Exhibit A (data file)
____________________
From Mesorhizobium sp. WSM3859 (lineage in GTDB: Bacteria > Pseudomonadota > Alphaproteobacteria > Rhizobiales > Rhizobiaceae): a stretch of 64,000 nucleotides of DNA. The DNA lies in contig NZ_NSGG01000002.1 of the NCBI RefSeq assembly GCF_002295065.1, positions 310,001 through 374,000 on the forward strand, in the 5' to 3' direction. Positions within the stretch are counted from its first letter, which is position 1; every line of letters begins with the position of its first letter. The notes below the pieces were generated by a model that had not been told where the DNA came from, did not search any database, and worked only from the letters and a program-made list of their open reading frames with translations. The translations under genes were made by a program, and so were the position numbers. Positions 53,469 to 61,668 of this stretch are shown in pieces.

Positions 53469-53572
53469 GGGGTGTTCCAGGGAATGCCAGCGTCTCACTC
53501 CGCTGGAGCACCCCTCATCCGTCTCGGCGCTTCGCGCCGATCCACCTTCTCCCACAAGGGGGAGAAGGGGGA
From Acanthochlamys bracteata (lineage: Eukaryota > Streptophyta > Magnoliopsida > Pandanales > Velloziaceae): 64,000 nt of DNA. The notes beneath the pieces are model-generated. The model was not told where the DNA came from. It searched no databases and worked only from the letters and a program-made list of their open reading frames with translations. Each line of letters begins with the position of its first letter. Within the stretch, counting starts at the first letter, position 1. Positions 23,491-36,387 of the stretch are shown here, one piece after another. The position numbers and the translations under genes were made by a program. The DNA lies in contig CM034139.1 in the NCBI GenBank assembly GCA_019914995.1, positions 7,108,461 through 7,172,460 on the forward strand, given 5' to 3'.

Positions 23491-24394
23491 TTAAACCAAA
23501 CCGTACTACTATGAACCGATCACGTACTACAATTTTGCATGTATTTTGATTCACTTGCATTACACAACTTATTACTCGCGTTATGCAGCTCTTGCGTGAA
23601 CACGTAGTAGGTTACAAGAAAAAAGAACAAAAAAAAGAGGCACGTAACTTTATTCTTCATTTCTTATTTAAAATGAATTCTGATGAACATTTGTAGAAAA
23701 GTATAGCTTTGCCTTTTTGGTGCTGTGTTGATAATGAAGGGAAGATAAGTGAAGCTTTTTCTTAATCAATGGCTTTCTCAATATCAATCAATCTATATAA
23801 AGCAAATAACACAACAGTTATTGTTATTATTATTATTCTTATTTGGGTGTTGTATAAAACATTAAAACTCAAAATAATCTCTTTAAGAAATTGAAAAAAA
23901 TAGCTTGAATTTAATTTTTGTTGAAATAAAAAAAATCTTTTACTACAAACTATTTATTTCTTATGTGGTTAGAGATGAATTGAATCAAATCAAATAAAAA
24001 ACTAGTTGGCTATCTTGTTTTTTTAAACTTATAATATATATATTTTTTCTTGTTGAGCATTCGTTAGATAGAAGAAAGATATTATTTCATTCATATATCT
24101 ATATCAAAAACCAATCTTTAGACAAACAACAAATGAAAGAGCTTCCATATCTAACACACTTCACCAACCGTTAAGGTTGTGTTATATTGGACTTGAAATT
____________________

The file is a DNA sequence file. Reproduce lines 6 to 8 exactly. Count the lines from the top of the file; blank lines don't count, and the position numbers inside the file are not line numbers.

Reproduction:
Positions 23491-24394
23491 TTAAACCAAA
23501 CCGTACTACTATGAACCGATCACGTACTACAATTTTGCATGTATTTTGATTCACTTGCATTACACAACTTATTACTCGCGTTATGCAGCTCTTGCGTGAA